Tips for Rat-L-Traps

They're in every tacklebox, but you could probably get lot more out of your lipless crankbaits if you'll follow these tips


There's probably no "wrong" way to fish a lipless crankbait. Over the decades, bass have fallen to every cadence conceived by man, from a blistering troll to deadsticking. Usually, though, something in between will be most effective.

"I have three basic retrieves that I like to use with the Rat-L-Trap," Howes says. "The first two — "steady" and "yo-yo" — are pretty standard and self-explanatory, but the third has helped me a catch a lot of bass others miss and won me a lot of money."

The steady retrieve is what made the Rat-L-Trap famous. You throw it out. You wind it in. The lure does the rest. The side-to-side shimmy and rattles inside the bait are just too much for some bass to resist. The trick is finding the right speed, and it can vary from fast-as-you-can speed cranking with a high-speed reel and your rod tip held high, to a virtual crawl. Experiment until you find what works.

Shad patterns get the bulk of Howes' Rat-L-Trap efforts, but there are days and waters when and where red and craw patterns work best.Ken DukeShad patterns get the bulk of Howes' Rat-L-Trap efforts, but there are days and waters when and where red and craw patterns work best.

Yo-yoing is particularly effective for those bass that want a bait that's falling. You cast the lipless crankbait out, crank it a few quick turns or sharply lift your rod tip fast enough to feel the bait vibrate, then allow it to fall back down on a semi-slack line. You can expect most strikes to come as the bait falls. Again, cadence can be everything.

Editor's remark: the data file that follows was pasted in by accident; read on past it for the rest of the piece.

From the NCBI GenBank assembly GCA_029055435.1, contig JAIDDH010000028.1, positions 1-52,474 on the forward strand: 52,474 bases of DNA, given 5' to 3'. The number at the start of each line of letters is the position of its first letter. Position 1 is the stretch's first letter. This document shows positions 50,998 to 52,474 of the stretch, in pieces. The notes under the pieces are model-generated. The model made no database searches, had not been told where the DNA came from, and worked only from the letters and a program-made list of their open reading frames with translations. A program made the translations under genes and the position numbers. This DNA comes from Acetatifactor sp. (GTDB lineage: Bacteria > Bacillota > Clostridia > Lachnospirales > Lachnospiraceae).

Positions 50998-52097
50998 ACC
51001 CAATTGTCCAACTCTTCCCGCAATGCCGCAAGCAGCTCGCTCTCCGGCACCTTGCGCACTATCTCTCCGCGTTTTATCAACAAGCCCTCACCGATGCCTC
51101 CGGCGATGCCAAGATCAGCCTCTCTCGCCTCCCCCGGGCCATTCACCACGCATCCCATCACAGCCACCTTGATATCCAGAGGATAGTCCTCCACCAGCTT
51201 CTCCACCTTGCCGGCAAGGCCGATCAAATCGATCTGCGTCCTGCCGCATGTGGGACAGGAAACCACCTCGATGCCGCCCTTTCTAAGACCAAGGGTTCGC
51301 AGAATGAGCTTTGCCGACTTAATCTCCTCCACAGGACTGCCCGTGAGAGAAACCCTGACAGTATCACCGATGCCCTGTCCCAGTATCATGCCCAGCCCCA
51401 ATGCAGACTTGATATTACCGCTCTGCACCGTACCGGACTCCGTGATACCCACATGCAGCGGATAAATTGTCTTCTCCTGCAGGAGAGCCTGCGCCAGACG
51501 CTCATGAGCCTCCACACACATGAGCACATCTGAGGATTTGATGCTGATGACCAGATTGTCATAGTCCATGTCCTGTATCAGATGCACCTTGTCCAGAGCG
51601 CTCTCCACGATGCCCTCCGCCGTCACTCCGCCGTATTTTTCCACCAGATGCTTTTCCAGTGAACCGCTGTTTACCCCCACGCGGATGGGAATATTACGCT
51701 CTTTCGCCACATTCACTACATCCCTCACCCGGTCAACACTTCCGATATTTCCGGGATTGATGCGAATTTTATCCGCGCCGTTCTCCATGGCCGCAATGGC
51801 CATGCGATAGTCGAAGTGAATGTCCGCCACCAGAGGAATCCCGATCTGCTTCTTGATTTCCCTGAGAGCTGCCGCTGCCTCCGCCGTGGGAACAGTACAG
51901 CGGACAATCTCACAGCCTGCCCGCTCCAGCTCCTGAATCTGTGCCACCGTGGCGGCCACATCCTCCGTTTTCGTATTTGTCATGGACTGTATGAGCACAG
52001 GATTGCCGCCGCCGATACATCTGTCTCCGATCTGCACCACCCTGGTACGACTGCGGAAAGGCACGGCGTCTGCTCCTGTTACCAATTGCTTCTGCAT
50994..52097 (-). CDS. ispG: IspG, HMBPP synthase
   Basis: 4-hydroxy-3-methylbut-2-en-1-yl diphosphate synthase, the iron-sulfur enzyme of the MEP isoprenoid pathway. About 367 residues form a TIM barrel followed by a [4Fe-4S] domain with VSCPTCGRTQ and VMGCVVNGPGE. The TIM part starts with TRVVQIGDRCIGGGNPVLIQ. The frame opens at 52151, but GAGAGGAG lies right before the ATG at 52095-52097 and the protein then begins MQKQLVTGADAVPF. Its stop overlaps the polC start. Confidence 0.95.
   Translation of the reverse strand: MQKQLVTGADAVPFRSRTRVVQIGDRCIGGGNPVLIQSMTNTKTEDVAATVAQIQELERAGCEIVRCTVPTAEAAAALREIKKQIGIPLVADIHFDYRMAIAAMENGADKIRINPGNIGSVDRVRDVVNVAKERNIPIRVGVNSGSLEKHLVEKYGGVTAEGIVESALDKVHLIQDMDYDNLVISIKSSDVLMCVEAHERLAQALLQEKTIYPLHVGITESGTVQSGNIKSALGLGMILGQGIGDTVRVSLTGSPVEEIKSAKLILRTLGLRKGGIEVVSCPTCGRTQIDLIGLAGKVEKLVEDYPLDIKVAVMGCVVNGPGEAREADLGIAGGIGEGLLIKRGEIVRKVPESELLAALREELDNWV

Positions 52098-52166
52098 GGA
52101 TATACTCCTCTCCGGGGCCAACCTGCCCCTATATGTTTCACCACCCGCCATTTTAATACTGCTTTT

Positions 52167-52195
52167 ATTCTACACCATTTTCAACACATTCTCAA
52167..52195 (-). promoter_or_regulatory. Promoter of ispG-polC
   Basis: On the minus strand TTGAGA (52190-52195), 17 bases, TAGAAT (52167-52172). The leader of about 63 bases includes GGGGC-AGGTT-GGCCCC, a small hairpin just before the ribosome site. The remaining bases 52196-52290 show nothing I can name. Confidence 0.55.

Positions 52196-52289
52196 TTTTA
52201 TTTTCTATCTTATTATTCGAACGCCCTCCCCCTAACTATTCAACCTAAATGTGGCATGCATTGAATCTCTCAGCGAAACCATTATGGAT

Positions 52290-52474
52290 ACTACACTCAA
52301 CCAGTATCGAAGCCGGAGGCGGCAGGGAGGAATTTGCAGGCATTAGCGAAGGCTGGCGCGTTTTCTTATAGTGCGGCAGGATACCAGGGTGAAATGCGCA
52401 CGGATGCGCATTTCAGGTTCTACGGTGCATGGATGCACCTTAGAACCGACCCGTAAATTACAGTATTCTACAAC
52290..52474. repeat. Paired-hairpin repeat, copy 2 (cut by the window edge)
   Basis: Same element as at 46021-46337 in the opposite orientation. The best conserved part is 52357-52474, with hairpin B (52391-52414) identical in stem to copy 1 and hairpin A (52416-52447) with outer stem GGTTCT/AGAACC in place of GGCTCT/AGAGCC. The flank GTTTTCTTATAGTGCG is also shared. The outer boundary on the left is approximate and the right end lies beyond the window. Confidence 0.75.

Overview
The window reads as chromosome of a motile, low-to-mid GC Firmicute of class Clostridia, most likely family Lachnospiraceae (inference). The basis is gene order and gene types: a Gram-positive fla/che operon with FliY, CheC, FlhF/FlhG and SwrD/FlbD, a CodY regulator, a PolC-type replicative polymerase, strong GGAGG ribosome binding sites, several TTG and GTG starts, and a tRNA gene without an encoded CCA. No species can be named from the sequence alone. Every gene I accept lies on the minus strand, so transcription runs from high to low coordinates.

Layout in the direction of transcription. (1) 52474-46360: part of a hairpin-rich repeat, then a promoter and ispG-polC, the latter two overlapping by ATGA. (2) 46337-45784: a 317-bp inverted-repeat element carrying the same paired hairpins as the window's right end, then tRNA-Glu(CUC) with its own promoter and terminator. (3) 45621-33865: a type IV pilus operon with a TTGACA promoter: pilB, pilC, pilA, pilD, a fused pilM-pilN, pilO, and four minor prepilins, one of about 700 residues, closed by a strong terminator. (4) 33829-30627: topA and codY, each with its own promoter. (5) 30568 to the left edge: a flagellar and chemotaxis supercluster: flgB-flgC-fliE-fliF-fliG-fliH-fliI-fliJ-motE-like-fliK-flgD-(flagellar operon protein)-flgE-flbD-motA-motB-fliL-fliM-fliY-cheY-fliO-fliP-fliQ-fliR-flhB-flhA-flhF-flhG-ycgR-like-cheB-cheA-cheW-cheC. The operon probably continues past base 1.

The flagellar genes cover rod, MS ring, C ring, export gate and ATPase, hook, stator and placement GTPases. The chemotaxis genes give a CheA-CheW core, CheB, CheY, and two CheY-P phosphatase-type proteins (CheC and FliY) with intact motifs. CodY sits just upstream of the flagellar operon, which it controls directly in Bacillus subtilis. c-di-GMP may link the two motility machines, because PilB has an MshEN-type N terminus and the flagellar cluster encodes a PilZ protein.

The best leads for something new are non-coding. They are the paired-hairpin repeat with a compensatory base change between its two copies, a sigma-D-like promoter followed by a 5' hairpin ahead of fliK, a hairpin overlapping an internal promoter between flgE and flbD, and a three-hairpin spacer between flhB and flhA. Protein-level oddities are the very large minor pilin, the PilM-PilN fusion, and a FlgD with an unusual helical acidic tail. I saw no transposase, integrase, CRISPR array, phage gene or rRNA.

Howes' most lucrative retrieve is one he calls "worming the 'Trap," and for a bait sporting a pair of Mustad Triple Grip treble hooks, it seems almost counter-intuitive.

"I cast the bait out and let it fall to the bottom, just like I'm fishing a Texas-rigged worm," Howes says. "If I don't get a strike on the fall, I'll lift the bait sharply (you want to feel the vibration of the lure) about three feet off the bottom and let it flutter back down. Most strikes come on the fall."

For Howes, this retrieve is best from late winter through the pre-spawn, when water temperatures run from 40 to 55 degrees. "After that, a faster retrieve is usually more effective."

When choosing a bait for "worming the 'Trap," Howes likes a 1/2-ounce model for depths 10 feet or less and a 3/4-ounce model for deeper water. He'll even use this retrieve in vegetation, but likes a lighter Rat-L-Trap then (1/4-ounce) so it doesn't get mired in the grass.


"The Rat-L-Trap is a great bait, and it's a mistake to rely on just one retrieve when fishing it," Howes adds. "It's a lot more versatile than that. I always have one tied on in my boat, and I'm always trying and learning new ways to fish it."

Editor's Note: Rich Howes is using his Bassmaster Classic appearance as an opportunity to support Fishing for the Kids and The Paley Foundation, organizations dedicated to helping children born with limb deficiencies. If you'd like to support the cause, you can make a donation or pledge an amount based on how many bass Rich weighs in at the Classic.